you've clarified my thinking a bit

It's not individuals, each putting their own savings in the US after an economic calculation.

It's central banks and governments putting the money in, after their own self-interested calculation. So it may be savings, but it's not the savers sending the money over, it's people who've hijacked the savings.

sometimes it's asian central banks- that's what happens when the dollar is weakening. when the dollar is strengthening the cb's stop their buying, but then there has been private buying channeled through london and the caribbean offshore banking centers- likely some petromoney in there.

DemonD
11-22-06, 05:30 AM
I voted for hit a brick wall after 08

My reasoning is more or less the quote on the front page of itulip from Keynes.

"Markets can remain
irrational longer than you can remain solvent."
- John Maynard Keynes

This I take to mean going up or down. I don't think the chinese will make their big margin call on the dollar until AT LEAST 2008 because of the olympics, although of course the chance of an exogenous event is always there.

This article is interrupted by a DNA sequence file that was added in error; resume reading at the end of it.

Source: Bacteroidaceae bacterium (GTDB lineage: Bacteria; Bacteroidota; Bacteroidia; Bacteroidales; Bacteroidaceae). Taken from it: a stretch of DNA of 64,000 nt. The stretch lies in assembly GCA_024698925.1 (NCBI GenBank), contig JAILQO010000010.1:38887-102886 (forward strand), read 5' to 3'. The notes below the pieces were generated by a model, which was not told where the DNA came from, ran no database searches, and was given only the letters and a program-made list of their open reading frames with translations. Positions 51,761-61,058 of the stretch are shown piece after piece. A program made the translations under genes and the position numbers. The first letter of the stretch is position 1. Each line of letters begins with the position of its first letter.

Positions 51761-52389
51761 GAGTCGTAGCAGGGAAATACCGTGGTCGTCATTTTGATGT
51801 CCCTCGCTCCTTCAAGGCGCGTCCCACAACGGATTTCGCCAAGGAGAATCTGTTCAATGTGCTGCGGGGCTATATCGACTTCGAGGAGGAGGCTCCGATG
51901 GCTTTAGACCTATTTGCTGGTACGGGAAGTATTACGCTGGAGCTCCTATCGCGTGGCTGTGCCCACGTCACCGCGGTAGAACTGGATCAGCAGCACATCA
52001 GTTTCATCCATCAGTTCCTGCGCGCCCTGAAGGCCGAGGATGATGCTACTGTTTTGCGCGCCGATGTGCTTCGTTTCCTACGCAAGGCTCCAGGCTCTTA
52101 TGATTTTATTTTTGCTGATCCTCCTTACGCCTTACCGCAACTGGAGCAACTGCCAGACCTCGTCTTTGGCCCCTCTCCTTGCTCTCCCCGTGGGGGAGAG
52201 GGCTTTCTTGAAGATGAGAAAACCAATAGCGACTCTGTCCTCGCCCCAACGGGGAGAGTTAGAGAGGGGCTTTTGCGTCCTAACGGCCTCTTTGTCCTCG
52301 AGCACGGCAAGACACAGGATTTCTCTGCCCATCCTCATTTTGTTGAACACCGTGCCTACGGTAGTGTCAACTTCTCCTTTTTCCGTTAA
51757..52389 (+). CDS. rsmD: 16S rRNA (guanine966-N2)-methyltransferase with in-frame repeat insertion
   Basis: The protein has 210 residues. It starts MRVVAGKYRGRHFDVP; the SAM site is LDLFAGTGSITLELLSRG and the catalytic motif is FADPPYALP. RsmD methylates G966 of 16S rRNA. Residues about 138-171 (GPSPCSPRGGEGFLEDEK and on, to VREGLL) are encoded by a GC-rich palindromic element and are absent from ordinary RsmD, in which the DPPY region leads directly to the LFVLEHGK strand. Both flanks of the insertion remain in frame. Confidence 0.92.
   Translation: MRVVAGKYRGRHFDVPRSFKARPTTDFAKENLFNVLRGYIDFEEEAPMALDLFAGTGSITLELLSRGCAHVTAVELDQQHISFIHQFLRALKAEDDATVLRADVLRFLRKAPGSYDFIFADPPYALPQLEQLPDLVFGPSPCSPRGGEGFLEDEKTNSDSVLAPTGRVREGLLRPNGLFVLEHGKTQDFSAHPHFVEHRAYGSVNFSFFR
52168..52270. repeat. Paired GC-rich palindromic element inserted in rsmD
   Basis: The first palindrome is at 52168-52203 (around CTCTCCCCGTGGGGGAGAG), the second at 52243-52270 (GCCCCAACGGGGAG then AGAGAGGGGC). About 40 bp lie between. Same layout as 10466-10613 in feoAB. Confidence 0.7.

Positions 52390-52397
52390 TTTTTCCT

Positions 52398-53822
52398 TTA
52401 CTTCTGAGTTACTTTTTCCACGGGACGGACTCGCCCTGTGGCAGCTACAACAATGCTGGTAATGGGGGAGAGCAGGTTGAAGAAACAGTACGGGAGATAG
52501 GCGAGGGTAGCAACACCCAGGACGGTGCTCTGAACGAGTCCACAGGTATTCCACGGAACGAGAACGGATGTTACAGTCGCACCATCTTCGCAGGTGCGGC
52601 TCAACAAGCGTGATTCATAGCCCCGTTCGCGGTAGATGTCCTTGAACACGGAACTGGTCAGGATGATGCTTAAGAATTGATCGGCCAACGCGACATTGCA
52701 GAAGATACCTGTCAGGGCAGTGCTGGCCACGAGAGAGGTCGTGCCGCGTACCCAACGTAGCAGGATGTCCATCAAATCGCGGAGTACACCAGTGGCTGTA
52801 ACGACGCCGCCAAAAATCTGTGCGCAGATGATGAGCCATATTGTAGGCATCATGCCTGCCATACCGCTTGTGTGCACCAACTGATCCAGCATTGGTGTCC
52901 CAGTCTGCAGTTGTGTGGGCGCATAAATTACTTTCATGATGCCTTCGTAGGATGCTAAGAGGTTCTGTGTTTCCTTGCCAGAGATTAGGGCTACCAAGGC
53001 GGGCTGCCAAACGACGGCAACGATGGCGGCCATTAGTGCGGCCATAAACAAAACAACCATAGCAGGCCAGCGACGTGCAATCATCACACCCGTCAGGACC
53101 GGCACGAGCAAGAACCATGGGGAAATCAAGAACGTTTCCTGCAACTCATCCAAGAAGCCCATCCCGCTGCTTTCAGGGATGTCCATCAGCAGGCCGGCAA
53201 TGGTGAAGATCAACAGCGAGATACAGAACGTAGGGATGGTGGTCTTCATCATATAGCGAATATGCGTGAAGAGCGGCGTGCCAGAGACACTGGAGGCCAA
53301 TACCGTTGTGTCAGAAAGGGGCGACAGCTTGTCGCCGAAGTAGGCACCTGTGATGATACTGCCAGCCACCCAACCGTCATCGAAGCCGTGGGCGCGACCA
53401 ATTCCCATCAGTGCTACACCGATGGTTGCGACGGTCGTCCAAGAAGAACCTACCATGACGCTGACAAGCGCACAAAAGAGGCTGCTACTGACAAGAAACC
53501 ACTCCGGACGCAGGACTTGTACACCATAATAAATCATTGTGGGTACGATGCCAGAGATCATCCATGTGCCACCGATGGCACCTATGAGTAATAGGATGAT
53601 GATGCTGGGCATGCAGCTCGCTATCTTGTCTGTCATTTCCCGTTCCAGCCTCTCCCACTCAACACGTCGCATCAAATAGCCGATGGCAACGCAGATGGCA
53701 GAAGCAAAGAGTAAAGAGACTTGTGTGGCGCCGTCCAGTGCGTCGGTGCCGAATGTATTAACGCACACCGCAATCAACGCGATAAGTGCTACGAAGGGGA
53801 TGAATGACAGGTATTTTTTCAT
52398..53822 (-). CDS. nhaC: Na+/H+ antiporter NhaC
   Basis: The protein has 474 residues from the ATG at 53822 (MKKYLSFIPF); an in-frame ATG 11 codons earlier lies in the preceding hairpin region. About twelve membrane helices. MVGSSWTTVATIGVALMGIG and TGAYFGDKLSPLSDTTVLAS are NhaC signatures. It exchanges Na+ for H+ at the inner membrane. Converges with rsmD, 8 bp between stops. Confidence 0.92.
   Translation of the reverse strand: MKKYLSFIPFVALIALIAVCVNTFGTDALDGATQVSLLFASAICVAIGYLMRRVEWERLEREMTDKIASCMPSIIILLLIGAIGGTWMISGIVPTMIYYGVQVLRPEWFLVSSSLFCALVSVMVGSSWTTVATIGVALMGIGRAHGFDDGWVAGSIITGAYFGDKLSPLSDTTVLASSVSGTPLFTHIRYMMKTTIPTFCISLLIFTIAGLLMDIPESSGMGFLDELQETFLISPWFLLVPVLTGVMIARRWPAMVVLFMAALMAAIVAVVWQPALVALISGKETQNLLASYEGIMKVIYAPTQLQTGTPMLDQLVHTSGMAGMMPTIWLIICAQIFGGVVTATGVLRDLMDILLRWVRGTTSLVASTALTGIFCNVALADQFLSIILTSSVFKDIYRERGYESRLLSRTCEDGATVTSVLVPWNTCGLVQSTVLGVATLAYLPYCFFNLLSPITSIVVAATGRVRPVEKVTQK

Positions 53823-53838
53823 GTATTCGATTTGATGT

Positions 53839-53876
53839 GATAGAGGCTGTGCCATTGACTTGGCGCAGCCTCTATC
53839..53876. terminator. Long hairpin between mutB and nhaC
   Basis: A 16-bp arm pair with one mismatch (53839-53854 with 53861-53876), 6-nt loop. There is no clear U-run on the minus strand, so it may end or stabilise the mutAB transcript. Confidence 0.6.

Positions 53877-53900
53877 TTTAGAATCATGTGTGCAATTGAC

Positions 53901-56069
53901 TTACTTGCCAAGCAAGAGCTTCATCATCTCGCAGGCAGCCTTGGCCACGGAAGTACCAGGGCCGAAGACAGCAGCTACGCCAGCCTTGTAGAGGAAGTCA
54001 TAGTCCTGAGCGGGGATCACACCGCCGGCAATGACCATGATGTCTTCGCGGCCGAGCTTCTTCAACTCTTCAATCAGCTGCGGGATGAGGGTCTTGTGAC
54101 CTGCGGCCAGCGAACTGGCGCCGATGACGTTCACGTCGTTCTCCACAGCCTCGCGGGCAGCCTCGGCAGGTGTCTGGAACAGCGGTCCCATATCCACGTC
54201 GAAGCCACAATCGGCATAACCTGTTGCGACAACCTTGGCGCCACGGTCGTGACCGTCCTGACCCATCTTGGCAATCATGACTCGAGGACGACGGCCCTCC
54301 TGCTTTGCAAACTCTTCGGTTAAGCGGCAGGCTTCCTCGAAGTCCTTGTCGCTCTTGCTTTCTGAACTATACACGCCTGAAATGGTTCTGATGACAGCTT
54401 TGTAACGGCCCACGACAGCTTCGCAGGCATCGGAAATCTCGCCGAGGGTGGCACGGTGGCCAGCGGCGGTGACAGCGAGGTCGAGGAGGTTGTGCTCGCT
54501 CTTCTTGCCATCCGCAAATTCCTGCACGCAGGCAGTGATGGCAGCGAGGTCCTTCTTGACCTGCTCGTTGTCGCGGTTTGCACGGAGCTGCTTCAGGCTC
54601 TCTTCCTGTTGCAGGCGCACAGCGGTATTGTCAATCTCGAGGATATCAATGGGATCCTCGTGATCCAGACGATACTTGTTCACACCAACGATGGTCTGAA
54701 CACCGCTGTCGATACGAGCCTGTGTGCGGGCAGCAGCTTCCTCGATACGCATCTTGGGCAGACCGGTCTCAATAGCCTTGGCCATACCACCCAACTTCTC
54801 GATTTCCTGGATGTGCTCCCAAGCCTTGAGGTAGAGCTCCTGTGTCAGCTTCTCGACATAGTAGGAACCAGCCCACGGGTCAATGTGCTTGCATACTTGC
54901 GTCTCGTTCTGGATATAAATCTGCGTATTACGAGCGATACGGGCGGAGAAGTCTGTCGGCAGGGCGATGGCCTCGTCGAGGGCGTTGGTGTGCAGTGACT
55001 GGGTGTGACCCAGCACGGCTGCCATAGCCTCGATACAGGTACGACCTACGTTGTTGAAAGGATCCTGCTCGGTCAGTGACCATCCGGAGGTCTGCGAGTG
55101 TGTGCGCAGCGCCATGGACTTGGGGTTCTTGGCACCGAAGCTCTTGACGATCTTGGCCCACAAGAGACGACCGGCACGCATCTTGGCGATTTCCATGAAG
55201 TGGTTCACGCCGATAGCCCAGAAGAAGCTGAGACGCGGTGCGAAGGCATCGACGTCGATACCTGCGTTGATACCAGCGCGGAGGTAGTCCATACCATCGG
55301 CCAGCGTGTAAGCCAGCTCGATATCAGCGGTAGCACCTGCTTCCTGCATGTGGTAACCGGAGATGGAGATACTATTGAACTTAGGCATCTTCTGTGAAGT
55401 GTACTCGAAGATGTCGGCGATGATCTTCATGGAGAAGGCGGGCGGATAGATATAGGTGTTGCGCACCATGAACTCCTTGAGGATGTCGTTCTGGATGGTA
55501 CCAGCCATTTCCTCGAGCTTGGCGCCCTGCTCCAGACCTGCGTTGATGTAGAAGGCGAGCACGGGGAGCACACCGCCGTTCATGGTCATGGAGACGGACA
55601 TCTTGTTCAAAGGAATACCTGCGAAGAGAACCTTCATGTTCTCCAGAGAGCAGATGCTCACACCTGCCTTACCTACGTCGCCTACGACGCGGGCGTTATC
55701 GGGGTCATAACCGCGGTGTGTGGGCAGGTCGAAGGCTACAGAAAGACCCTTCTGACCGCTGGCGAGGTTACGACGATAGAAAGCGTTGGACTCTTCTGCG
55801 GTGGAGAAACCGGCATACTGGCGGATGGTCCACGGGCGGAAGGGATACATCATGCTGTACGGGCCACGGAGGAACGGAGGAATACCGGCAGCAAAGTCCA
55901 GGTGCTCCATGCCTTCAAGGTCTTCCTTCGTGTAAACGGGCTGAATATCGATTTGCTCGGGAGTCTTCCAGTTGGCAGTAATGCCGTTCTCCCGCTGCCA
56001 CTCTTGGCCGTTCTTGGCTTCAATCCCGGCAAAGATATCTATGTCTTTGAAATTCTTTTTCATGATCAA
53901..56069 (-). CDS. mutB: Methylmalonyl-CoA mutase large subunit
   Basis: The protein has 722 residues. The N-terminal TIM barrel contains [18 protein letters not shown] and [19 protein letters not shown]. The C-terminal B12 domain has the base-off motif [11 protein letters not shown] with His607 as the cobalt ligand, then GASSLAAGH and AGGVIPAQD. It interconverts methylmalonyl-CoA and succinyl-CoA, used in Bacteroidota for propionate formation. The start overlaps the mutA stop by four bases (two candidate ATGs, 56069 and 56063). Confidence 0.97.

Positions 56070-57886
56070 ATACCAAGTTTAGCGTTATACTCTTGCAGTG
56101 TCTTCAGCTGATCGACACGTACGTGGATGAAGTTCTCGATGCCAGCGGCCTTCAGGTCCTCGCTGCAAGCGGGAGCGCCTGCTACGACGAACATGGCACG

kelton56
11-27-06, 06:33 PM
In this roundtable discussion, former Fed chief Paul Volcker worries about two things: one, that he's not in Washington again running the Fed (!), and two, inflation.
His concern about inflation seems to be based on his observation that market participants are not concerned:

Mr. Volcker: "And I am impressed by the degree of pressure - if that’s the right word - psychological pressure, political pressure there is not to do anything about it (inflation). A lot of people out there on Wall Street and on Main Street are operating on the assumption that nothing very startling will happen in terms of restraint. And that’s reflected in attitudes pretty broadly. But once people are convinced that that’s the case, it can creep up on you. And the more it creeps up on you, the more difficult it becomes to do something about it.”

Current Fed chief Bernanke would appear loathe to intervene to burst an economic bubble, on the contrary standing ready to supply liquidity at such time any bubbles burst on his watch, as was evident in the latter Greenspan years.